• Some say it is hard to quilt through because of the very fine, dense texture. I’m not a hand-quilter but I don’t like machine quilting through batik. I’m glad you’re finding it a pleasure to use.

      • katechiconi says:

        Fossil Fern is printed on a softer, slightly more open weave, and has an almost silky feel compared with the traditional crispness of normal batiks. I love it!

  3. claire93 says:

    I really admire your patience.
    Quilting (hand or machine) is the part I like the least and always seems to take forever. Your centre panel is looking gorgeous

    • katechiconi says:

      I agree that quilting is not my favourite part. In this case, though, it adds a textural dimension I can’t achieve any other way. The rest of the quilt will be machine quilted, simply to hold the layers together.

  4. Coming along beautifully. I’m eager to see what comes next!

  5. Grannymar says:

    It looks more amazing at every stage. The batik on the back reminds me of curtains I made some years ago for an internal glass door. Instead of lining, I used another curtain fabric to tone with the colour scheme in the room behind the glass.

  6. knitnkwilt says:

    It’s looking good. In the photo the back has enough blue with the green that I’d be inclined to use blue on both top and bottom. But that is me talking, and I can’t get my tension so perfect that I don’t get bits of back thread to top.

  7. Your hand quilting is wonderful. I’ve never learned to do it though I did try. I like the fabric on the back and the whole thing is beautiful.

    • katechiconi says:

      The quilting’s fairly even, but not as small as I’d like it to be. Mostly that’s because my hands aren’t as nimble as they once were, and because I came to hand quilting late in life. So long as you don’t beat yourself up for not using the ‘correct, approved’ technique, anyone can do it. My way is not at all how they show it on all the YouTube tutorials, but it works for me!

  8. anne54 says:

    I love hand sewing, and the idea of hand quilting actually appeals to me. However, I have never done it, and not likely to, so it is easy for me to say! I get what you mean about pins and thread though. It is looking wonderful.

    • katechiconi says:

      Thanks, Anne! Hand quilting does give a special soft texture to things which I like very much. More to do this afternoon, and then I’m back onto the sewing machine to fix down the ivy stems.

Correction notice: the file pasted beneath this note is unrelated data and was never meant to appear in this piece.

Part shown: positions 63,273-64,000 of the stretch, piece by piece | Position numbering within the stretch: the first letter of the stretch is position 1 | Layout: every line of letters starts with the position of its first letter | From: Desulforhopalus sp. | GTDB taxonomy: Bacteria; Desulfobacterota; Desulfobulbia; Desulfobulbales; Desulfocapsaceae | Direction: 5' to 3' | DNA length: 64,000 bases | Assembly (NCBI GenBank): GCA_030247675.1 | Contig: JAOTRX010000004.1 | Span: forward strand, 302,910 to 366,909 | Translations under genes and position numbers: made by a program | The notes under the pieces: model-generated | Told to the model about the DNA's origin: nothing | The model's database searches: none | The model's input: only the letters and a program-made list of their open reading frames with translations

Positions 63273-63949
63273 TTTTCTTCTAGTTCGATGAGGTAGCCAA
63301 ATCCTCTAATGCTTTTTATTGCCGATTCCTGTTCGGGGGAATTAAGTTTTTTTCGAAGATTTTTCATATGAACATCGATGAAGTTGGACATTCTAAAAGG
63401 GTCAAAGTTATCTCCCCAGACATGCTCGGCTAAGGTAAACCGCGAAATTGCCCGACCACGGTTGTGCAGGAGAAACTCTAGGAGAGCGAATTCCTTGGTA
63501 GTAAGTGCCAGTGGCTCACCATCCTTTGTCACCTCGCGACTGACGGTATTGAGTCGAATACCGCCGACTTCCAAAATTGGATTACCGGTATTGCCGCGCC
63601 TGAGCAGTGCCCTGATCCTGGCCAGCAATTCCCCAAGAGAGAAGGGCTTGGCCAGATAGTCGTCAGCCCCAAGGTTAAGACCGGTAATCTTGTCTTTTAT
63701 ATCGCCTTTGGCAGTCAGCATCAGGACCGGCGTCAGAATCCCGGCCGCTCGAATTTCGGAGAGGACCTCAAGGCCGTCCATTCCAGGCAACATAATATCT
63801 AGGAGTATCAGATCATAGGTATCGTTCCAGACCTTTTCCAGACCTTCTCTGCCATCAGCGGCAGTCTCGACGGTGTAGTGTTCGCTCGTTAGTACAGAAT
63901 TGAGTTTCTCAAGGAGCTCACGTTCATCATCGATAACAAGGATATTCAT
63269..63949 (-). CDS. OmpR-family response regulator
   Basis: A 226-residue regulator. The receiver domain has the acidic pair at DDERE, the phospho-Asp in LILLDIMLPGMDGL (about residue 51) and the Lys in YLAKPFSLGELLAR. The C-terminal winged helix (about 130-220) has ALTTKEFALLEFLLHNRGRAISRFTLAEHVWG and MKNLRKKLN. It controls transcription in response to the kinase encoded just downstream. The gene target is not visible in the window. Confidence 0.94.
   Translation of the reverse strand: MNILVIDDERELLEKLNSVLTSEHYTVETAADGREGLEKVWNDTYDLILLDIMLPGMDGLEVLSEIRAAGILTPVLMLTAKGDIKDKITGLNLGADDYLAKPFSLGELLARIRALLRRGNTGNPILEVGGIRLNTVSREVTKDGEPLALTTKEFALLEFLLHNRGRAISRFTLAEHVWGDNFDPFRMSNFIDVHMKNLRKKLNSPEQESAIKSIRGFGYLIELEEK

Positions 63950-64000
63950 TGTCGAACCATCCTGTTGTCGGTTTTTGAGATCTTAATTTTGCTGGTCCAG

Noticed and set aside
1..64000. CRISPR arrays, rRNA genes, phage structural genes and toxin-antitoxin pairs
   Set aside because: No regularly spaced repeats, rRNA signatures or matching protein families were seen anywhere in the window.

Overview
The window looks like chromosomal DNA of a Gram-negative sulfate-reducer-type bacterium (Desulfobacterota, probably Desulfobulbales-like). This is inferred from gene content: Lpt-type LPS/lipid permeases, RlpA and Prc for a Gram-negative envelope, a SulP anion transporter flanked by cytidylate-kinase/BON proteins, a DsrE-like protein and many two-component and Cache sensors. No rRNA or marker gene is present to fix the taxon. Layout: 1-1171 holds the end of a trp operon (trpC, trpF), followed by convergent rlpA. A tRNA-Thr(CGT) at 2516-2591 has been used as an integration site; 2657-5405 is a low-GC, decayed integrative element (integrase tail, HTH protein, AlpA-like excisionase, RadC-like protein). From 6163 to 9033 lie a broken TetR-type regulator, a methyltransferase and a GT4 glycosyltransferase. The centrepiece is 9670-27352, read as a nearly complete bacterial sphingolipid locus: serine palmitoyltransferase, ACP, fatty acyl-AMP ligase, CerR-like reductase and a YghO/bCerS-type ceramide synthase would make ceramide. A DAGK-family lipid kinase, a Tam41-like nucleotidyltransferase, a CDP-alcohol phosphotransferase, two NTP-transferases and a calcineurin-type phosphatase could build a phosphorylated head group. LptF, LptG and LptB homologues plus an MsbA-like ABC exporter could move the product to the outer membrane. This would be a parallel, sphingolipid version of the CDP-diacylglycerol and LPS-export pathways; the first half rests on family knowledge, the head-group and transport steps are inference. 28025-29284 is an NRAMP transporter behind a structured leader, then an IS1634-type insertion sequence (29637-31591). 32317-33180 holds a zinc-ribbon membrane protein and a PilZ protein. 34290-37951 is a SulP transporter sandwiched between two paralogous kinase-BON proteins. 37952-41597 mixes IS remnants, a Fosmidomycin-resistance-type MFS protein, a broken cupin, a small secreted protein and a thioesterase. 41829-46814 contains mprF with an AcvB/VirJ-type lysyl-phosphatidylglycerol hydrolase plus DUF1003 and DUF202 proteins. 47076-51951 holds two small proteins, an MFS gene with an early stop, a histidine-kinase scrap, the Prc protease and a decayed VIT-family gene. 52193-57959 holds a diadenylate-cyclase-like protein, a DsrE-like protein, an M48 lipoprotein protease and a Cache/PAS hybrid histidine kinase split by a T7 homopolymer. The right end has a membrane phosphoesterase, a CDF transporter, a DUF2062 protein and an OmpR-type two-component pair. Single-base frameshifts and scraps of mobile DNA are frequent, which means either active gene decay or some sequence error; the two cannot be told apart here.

9. katechiconi says:

    Yes, it’s nagging me as I write this…

  10. rutigt says:

    The Mountains of the Moon….yes, I love that name too! You are doing great. I just have been away for some days and you have done all this!!!!!! I´m impressed!

  11. vivjm says:

    Your quilting is beautiful. And on the the back too!
    I can’t abide quilting with pins in place, so I always hand baste, though admittedly it does take a lot longer that way!
    “The Mountains of the Moon” is certainly a wonderful name 🙂

  12. Wonderful quilting…. marvelous.. 🙂

  13. oh Kate this is soooooo lovely !!!!

  14. The back is looking very respectable!
    Yes, why does the thread seek the pins and wrap around them as it does? It is like a moth to a flame.

    • katechiconi says:

      My phrase for it is The blind animosity of inanimate objects:
      If something can jump out for you to stub your toe on, it will.
      If a pin can make sure it’s in just the right place to drive its point under your fingernail, it will.
      If the glass of water can sidle close enough to your elbow to be knocked over, it will.

  15. EllaDee says:

    I love the organic-ness of the batik on the reverse, and the cool soothing appeal of the blues and greens. I could get lost in tracing the lines of the stitching.
    BTW thank you for the explanation about the blind animosity of inanimate objects… I needed that. I have a smashed big toenail courtesy of the G.O. and a misplaced soccer ball…

    • katechiconi says:

      … This morning I had a large container of just-sliced watermelon chunks leap out of my hands and splatter all over the floor, staining my pants with pink juice and leaving sticky residue everywhere. I’m convinced the rest of creation has it in for me…